- Robert Weed
Planning: Why This Bankruptcy Lawyer Often Charges More
Tommy needs to file bankruptcy.
We’ve been holding off filing his papers for several months. Why? Before he talked to me as his lawyer, Tommy had pulled $40,000 out of his 401k. That was a problem–as long as it was in his 401k it was safe. But once it hit his bank account, the court, or his creditors, could grab it. (Virginia law allows Tommy, or most people, to protect $5000 in the bank.)
We spent almost three hours in two meetings planning for Tommy to use that money. Use it for things he needed, perfectly legal things that won’t be questioned. Things we can spell out on his court papers.
At the second meeting Tommy showed me an “asset notice” that had been sent to him by the bankruptcy trustee in his ex-wife’s Sue’s bankruptcy What’s this about? We looked it up in the court’s computer.
Sue will have to write a check to the trustee for $16,000.00. Sue and her bankruptcy lawyer didn’t take time to plan
Tommy’s ex-wife Sue filed bankruptcy while she had more than $19,000 in the bank. Since Virginia law allows her, like Tommy, to protect only $5000, her trustee will take the other $14,000! Ouch!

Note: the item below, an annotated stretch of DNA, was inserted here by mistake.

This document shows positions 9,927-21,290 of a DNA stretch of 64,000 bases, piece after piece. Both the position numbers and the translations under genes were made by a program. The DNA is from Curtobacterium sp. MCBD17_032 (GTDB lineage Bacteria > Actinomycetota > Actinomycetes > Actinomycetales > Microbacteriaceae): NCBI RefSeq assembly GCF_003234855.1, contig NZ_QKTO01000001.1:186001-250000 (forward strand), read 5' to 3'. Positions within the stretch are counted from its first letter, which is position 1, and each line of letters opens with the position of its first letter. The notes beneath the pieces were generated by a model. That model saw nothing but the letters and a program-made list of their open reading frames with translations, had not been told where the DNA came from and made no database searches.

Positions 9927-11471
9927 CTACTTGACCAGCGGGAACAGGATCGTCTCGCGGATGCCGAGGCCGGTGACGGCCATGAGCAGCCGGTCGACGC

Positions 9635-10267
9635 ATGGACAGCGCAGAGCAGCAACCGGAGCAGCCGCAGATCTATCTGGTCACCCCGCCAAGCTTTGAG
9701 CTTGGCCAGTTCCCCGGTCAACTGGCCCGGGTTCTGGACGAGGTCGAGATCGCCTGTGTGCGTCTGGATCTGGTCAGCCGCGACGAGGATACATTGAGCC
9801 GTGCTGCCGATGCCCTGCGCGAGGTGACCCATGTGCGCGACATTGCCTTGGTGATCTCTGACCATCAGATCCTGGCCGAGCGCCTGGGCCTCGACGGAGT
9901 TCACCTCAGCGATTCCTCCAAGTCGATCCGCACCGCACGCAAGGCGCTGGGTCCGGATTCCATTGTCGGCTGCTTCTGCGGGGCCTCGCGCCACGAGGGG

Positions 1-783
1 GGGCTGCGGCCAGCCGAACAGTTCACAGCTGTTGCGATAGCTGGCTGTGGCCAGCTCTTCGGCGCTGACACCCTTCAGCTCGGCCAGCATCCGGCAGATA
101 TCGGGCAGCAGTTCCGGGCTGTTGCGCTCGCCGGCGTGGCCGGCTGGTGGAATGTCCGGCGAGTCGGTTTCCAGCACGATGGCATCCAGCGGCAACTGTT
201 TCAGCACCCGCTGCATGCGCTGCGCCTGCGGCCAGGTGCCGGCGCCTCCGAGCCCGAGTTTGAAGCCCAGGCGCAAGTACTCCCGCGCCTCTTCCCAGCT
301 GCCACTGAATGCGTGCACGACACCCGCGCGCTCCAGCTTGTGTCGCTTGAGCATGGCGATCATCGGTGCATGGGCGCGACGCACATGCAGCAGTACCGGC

(Actually, it’s a little worse. Sue has used $2000 of her $5000 cash protection when she filed before back in 1999. So she only had $3000 left.)
This $16,000 loss would hurt anyone–but especially Sue, who’s been out of work for more than six months.
Sue saved $1600 by using the bankruptcy lawyer she picked–he charged her $800 and I charged Tommy three times that much. But she lost $16,000 because she and her bankruptcy lawyer didn’t take the time for planning.
(Maybe Sue didn’t tell the lawyer about all the money she had in the bank. The detail forms weren’t filed until 31 days after her short form was sent to the court. You need special permission to be that late.)
People see a bankruptcy lawyer because they need protection from their creditors. Careful bankruptcy planning aims for the maximum protection and the smallest loss.
Planning. That’s why I ask my clients to fill in my own 37 (!) page form before we meet. And why I often charge more than double what some lawyers do.
(Just so you know–of course I’ve changed the names and the details on this story. But the numbers–the numbers are real.)